Friday Fictioneers – Ride Across The River

(Author’s note: End of February, I go home to America. Until then, I post! Here is this week’s fictioneers.)


© Roger Bultot

Ride Across The River 

by Miles H. Rost

Klaus tripped over a broken tree branch.

He hated his commander for staying at this place. It wasn’t safe, and wasn’t protected.

It was Christmas, and he was not wanting to be in this foreign land. He wanted to be home. Any home. He even spoke enough English to get by.

He had made it about two miles when he ran into a vast line of men. One commanding man looked down at him from his horse.

Klaus raised his hands.

“I know English. I surrender. They are not on guard.”

The horseman looked back, and smiled.

“Victory or Death!”


Courtesy of; 1851 picture credit to Emanuel Gottlieb Leutze


23 thoughts on “Friday Fictioneers – Ride Across The River

  1. Very creative take on the prompt. You built up the tension in this skillfully. I have to say I love that album.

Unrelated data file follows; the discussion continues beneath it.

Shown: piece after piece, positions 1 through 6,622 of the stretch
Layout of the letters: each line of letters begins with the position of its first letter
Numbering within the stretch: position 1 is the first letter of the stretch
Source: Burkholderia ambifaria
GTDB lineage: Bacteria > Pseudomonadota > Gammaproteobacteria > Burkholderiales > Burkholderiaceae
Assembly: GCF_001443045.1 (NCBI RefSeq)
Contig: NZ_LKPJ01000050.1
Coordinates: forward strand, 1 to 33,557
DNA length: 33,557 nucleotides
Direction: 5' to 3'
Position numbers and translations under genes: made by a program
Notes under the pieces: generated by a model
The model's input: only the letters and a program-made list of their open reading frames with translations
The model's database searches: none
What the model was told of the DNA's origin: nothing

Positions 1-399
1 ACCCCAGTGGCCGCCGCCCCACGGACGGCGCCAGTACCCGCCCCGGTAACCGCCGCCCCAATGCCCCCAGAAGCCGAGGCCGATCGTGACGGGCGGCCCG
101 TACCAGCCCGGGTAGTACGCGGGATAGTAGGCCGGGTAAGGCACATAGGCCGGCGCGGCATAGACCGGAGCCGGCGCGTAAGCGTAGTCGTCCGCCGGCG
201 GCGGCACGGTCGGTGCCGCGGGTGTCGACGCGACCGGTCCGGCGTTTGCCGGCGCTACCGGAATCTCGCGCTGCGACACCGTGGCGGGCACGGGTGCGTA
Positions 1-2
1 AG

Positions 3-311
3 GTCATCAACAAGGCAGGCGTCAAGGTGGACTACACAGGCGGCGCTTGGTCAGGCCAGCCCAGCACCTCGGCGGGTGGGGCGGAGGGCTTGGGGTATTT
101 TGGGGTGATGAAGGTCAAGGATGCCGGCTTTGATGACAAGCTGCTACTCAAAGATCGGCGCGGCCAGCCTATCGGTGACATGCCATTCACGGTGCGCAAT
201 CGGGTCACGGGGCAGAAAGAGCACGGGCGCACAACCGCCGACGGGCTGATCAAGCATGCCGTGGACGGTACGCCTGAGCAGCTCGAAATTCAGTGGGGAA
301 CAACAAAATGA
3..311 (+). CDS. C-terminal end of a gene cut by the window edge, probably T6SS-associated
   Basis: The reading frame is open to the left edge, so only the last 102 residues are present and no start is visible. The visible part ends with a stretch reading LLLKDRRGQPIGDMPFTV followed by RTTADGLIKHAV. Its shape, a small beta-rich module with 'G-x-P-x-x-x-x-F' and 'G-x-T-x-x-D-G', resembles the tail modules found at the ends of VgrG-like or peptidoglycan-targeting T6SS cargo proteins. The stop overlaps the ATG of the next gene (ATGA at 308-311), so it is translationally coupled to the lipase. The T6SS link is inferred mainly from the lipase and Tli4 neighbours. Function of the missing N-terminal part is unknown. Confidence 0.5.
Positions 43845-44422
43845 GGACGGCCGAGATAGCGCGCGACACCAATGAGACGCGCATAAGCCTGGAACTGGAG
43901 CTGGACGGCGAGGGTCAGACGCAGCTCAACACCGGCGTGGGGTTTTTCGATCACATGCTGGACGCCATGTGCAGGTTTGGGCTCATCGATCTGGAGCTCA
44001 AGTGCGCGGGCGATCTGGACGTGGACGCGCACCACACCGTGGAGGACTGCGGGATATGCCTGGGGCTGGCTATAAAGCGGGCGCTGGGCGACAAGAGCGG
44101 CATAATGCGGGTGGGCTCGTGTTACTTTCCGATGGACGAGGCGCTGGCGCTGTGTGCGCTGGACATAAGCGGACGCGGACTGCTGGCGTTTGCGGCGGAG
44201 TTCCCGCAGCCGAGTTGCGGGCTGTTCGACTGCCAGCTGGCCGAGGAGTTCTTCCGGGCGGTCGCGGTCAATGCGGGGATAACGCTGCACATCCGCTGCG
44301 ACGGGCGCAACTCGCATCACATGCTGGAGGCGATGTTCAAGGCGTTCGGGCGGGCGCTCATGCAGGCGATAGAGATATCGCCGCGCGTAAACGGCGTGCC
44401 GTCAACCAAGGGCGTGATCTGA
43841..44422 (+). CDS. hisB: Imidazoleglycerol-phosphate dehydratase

2. I must be missing some cultural reference, because the reply “Victory or Death” just seems inconsequential. I tried googling the phrase, but even Wikipedia wasn’t particularly enlightening.

    • Battle of Trenton, just after George Washington’s ride across the Delaware. The phrase that was used to signal the pincer attack on Trenton was “Victory or Death!”

      From Wikipedia: Before Washington’s crossing of the Delaware River at the Battle of Trenton in 1776, “Victory” was the password and “Or Death” was the response.

  3. I hope Klaus makes it home in one piece! What was a German doing over there anyway? Was he one of the Hessians, like the Headless Horseman? Thanks for the snippet of American history along with the tale Miles

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